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This story was co-produced by The Teacher Project, an education reporting initiative at Columbia Graduate School of Journalism dedicated to covering teachers, and The Hechinger Report, a nonprofit, independent news organization focused on inequality and innovation in education. Read more about teacher effectiveness.
When New York Governor Andrew Cuomo proposed a new teacher evaluation system in January that would rely heavily on outside consultants’ opinions, rank-and-file teachers and principals across the city exploded in surprised outrage.
But similar consultants have already evaluated teachers in a handful of other places across the country, including Toledo, Ohio; Montgomery County, Maryland; and, perhaps most notably, Washington, D.C.
Experience elsewhere suggests that having an outside educator observe teachers can be successful in the short term. But whether the use of outside evaluators — or any particular approach to evaluating teachers — improves teaching in the long run remains an open question.
Research supported by the Bill & Melinda Gates Foundation, which has advocated for more rigorous teacher evaluations, suggests that two evaluators tend to be more accurate than one. It’s costly to implement, however, and requires careful planning and buy-in from teachers themselves to pull off well.
The discussion in New York about using outside evaluators to help grade teachers has been fractious. Neither the teachers nor principals unions were consulted before the plan was announced, and Gov. Cuomo initially tied increases in school funding to the plan’s passage. Now, the legislature will punt part of the responsibility for the new evaluation system to the Board of Regents with a deadline of June 30.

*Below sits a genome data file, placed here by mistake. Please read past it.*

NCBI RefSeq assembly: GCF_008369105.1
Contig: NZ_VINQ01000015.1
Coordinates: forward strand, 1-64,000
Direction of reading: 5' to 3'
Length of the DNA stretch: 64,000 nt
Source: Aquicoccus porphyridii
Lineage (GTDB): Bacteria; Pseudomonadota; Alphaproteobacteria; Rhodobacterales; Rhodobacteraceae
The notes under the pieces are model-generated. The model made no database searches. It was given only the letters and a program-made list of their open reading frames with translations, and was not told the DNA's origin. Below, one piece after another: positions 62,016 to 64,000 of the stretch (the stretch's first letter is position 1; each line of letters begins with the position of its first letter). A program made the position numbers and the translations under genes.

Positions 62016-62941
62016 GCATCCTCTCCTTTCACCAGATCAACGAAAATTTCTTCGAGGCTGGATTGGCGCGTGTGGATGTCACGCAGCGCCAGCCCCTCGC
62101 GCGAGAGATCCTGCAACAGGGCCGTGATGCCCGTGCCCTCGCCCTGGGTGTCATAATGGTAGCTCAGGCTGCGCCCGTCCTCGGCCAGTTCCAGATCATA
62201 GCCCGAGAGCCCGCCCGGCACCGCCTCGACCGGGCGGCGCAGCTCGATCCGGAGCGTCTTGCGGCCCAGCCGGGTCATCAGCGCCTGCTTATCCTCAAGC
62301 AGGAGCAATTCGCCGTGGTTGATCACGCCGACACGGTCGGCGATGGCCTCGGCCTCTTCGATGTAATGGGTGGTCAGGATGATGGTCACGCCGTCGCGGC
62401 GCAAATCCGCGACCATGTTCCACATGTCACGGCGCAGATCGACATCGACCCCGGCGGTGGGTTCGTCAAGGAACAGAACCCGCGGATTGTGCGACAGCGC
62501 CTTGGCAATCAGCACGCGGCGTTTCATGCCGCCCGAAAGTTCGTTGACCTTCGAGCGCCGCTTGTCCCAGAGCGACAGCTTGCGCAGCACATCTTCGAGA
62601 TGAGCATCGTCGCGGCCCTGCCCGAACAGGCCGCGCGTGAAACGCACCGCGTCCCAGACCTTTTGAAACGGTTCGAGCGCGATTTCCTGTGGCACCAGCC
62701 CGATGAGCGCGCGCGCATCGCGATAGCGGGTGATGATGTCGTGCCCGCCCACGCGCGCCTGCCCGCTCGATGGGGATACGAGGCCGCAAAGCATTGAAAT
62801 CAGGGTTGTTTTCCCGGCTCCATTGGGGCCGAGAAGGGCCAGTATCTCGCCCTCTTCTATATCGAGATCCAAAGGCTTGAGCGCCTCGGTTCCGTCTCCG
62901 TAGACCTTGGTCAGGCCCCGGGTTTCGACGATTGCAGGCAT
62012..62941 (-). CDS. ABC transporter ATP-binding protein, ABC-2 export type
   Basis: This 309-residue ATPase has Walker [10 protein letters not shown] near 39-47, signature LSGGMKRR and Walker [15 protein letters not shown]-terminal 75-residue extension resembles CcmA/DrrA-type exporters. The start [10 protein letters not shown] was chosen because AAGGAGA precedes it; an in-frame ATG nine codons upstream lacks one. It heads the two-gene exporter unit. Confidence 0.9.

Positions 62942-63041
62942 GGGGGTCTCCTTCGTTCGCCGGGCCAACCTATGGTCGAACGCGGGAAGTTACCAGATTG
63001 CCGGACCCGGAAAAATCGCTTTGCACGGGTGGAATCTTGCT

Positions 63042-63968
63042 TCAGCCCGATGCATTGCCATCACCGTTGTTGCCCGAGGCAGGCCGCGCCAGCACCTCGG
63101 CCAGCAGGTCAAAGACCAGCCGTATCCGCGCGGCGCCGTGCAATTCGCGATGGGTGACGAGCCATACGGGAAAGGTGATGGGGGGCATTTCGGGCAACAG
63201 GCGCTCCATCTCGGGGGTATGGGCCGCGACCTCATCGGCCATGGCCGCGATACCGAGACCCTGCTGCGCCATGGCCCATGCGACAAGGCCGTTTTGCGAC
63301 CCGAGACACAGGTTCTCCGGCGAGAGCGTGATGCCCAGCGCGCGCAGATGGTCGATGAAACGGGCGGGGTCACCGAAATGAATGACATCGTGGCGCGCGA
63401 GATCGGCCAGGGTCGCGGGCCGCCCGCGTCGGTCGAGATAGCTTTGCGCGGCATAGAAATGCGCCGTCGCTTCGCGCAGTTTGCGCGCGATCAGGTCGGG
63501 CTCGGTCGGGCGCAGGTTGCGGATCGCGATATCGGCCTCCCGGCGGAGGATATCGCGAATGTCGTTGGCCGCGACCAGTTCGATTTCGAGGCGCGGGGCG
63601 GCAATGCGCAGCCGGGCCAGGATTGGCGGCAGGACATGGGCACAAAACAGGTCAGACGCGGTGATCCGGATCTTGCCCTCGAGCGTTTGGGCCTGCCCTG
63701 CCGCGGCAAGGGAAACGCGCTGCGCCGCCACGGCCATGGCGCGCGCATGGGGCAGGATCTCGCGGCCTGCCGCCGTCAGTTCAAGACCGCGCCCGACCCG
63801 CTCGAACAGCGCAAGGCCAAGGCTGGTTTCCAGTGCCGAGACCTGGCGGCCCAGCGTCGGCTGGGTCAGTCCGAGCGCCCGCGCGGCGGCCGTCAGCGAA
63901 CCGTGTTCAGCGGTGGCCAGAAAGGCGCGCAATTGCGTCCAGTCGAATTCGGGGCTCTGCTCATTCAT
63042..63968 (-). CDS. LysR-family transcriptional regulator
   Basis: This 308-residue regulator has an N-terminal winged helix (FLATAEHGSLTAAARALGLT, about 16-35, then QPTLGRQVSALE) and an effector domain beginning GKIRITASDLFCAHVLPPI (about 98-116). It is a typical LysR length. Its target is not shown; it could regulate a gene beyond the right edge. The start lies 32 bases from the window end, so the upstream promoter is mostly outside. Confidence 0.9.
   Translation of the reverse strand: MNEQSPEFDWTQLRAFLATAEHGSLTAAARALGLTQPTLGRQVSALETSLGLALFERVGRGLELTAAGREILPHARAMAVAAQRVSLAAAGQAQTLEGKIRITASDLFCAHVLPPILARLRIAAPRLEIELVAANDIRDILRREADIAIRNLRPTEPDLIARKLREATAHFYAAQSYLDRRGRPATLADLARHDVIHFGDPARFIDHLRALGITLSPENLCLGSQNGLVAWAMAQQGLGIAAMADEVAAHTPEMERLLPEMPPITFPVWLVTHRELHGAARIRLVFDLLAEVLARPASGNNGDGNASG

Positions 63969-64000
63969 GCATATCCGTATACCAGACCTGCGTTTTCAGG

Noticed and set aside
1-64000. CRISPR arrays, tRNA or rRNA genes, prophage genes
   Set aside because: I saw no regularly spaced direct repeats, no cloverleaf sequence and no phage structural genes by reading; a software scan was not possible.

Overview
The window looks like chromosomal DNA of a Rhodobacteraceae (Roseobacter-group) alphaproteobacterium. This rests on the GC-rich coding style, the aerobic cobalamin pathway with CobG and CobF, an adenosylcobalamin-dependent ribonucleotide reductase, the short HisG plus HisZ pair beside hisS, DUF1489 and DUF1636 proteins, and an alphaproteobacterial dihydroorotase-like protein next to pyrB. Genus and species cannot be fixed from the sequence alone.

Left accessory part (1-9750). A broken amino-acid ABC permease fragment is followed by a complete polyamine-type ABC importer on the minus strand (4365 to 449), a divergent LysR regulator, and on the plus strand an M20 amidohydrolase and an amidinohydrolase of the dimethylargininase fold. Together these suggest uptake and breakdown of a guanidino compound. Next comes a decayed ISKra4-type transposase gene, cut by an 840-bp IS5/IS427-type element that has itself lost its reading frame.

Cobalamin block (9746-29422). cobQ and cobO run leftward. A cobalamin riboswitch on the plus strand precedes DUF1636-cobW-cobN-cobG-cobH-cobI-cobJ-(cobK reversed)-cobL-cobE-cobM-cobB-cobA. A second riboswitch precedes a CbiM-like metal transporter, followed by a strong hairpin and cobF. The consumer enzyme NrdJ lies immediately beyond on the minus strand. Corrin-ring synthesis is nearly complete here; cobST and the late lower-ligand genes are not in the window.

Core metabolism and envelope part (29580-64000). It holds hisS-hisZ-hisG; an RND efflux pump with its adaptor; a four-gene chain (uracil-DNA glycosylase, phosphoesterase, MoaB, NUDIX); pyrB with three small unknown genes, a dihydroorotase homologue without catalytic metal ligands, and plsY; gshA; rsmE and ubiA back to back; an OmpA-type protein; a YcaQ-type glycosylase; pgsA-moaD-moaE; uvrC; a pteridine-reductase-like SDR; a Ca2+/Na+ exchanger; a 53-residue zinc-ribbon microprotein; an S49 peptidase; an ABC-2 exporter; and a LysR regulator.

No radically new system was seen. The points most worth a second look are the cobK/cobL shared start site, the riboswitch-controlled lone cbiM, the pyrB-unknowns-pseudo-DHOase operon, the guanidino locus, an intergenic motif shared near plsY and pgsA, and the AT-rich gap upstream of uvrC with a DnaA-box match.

Washington, D.C.’s system, with its reliance on outside observers to evaluate teachers, is probably the most similar to Gov. Cuomo’s proposal, but differs in some key ways — most notably in the weight placed on the outsiders’ opinions.
“This type of evaluation system can help drive and sustain improvements in performance, but they have to be well communicated to teachers,” said Thomas Dee, an education researcher at Stanford University and co-author of a study that found the D.C. system to be an effective means of encouraging low-performing teachers to improve their practice.
There are lessons that the D.C. experience could teach New York, in what’s working there and what isn’t.
Michelle Rhee, the former chancellor of the District of Columbia Public Schools, began implementing the city’s new teacher evaluation system, called IMPACT, more than five years ago. The old system consisted of annual teacher observations done by principals. By contrast, IMPACT relies on observational scores both from principals and from“master educators” — highly rated former teachers who work full-time for the district — as well as on student test-score growth, which increasingly is being used to evaluate teachers nationwide.
In 2008, the D.C. school district invited hundreds of teachers to participate in focus groups designed to engage teachers in the new system’s design. Teachers wanted evaluators who had specific content expertise, something principals couldn’t always provide. The master educators’ program was born of this request, according to district officials.
To become master educators, teachers must survive a six-part application process. Summer training includes four rounds of video testing: Master educators complete mock evaluations for already-scored lessons, and are graded for their accuracy. They have to pass three of four tests before they perform real evaluations, and are given three additional follow-up tests throughout the year.
Forty master educators work full time to evaluate nearly 4,000 teachers, managing caseloads of about 100 teachers each semester. The district spends $6.2 million per year to fund the program according to Maggie Thomas, assistant director of the master educator program for the D.C. Public Schools, or DCPS.
Teachers are judged by broad categories that cover things such as how well they explain content to students, how organized and time-efficient their lessons are and how they reach students with different abilities.